This first public workshop will focus specifically on identifying the issues of concern to the community and review the work done to date on updating the boundary of the waterfront area and the developed coast section of the plan. All interested parties are encouraged to attend.

The Kings Park branch of the Smithtown Library is located at 1 Church St. in Kings Park.

‘Coffee Pot Sunset,’ Orient Point Lighthouse. Photo by Jerry McGrath

By Rita J. Egan

Photographer Jerry McGrath has a keen eye when it comes to capturing the beauty of wildlife and landscapes, and through the end of February, nature lovers can enjoy his work at the North Shore Public Library in Shoreham. The exhibit will include approximately 20 images — the majority taken right here on Long Island with a couple from his trips to Alaska — printed on canvas from the Wading River resident’s collection.

‘All in the Family,’ a mother fox with her kits on Fire Island. Photo by Jerry McGrath
‘All in the Family,’ a mother fox with her kits on Fire Island. Photo by Jerry McGrath

The library’s art coordinator Hildegard Kroeger said a few years ago when the library displayed McGrath’s photos, they were well received. She said library patrons will enjoy the new exhibit with stunning photos that capture the impressive wingspans of birds or the eye color of the creatures. “He captures them in a very artistic way, and it may open up the eyes of people to look at things differently,” Kroeger said.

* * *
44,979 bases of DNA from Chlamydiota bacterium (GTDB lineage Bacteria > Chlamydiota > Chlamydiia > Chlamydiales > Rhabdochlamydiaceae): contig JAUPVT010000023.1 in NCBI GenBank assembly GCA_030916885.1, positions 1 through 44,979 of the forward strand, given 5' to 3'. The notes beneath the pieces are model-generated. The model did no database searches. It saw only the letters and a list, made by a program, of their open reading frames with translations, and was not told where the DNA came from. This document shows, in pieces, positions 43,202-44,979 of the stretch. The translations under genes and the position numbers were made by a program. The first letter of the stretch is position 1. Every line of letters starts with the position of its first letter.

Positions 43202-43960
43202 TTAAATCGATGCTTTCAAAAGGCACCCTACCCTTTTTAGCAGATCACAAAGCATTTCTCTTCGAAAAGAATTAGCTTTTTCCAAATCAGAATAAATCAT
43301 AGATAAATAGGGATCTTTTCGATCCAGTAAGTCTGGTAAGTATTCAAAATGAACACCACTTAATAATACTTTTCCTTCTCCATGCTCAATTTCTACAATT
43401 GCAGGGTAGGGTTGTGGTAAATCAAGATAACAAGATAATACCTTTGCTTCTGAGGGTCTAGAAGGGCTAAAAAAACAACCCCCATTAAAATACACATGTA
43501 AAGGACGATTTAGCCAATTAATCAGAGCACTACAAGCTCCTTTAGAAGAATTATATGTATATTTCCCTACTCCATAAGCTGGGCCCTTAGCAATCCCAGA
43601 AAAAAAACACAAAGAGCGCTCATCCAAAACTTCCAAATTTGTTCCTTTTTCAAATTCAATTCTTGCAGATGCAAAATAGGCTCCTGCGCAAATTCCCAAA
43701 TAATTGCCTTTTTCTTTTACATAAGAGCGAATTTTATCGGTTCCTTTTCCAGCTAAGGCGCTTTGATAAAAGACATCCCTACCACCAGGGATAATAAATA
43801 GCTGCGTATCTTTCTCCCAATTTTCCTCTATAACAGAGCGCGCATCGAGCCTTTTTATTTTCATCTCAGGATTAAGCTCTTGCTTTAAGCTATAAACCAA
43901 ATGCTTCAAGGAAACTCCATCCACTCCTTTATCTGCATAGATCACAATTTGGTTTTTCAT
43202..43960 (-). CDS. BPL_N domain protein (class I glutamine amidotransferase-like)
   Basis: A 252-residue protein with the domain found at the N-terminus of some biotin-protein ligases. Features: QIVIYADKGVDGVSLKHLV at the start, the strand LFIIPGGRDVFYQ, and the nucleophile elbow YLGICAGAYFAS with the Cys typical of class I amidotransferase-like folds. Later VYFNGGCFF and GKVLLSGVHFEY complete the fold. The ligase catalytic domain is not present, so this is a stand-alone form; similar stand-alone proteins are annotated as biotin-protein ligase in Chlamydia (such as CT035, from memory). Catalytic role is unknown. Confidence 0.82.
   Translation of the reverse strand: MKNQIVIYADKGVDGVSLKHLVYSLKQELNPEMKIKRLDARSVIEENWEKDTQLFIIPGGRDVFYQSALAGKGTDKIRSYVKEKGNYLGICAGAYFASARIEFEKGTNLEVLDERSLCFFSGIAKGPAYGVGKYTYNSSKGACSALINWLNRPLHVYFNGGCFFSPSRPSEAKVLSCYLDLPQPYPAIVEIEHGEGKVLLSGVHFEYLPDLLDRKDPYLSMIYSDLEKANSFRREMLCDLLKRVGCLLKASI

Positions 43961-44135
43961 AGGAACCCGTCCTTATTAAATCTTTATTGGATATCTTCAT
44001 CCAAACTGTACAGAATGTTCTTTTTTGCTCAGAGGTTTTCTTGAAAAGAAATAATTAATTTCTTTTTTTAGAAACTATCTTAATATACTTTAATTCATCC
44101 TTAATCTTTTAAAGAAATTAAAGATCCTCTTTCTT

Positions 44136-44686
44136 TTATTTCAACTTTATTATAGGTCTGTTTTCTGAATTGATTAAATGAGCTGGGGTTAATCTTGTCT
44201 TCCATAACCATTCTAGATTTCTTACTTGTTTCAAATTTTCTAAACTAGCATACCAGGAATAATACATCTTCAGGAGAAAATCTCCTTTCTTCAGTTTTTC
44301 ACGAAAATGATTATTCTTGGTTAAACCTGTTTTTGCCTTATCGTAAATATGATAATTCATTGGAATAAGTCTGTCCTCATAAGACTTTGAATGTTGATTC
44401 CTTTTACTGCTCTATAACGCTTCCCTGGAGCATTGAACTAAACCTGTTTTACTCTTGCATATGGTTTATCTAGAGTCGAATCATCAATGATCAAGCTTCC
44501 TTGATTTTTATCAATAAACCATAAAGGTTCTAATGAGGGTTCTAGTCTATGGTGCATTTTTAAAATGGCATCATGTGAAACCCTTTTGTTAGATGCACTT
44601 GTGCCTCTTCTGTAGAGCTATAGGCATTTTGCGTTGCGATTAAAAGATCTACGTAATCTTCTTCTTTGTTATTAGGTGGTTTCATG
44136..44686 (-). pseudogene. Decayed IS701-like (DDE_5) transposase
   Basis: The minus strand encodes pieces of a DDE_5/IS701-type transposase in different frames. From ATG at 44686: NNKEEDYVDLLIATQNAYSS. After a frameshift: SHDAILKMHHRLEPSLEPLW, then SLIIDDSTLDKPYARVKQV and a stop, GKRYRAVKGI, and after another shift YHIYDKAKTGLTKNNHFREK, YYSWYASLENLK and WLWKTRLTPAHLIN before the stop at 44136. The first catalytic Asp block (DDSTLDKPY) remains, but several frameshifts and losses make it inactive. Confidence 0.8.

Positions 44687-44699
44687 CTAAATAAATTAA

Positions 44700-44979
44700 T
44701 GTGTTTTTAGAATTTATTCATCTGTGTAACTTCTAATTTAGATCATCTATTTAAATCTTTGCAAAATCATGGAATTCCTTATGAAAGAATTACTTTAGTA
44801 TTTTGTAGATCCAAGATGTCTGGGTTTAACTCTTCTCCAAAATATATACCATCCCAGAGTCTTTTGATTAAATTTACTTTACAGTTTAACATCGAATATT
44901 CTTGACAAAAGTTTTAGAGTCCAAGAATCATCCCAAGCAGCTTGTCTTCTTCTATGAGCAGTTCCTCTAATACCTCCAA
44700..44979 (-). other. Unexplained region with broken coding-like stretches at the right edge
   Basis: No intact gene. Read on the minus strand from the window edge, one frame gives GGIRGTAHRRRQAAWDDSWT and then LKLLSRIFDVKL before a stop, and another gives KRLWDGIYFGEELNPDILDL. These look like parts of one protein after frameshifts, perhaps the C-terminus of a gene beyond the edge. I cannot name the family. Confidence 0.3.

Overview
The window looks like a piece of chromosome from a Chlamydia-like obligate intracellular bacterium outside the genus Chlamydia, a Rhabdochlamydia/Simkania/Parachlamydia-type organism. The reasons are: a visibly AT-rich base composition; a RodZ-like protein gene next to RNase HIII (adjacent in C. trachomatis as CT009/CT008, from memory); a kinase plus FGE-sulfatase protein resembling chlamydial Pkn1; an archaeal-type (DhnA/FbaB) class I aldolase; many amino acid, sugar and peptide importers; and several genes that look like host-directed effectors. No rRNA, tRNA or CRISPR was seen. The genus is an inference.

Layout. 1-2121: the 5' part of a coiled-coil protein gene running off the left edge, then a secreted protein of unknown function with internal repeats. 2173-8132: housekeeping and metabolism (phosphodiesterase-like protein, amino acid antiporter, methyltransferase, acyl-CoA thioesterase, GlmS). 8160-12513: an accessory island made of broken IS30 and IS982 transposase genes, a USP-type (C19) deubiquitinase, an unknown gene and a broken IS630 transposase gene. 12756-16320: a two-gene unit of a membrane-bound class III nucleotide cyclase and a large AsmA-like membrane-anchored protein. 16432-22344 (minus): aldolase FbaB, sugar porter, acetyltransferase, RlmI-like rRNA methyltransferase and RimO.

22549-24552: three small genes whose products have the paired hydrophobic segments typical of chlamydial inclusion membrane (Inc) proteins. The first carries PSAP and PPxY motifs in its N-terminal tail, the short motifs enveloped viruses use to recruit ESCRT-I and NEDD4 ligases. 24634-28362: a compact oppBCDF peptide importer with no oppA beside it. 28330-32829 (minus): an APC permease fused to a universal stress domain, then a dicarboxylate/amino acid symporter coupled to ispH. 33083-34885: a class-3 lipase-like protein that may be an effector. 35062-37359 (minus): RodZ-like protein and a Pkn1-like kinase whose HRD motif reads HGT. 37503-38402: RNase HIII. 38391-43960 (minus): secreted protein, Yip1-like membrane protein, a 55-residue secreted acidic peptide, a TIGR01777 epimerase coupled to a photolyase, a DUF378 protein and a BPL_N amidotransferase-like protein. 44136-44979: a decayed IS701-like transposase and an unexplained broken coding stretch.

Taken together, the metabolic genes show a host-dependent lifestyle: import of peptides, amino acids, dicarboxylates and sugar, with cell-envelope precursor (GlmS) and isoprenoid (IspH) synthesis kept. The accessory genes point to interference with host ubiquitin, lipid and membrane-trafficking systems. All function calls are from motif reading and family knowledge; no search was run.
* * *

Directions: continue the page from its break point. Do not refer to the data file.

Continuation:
McGrath said becoming involved in photography opened up a whole new world for him. A former fifth-grade teacher at Wading River Elementary School for 30 years, the educator’s love of the art form developed slowly over the decades. He said he bought his first 35mm camera in 1968 while stationed in Vietnam. At the time, it was to simply record his experiences there. He never imagined the purchase would one day lead to the passion it has become for him the past five or six years as well as a small source of income.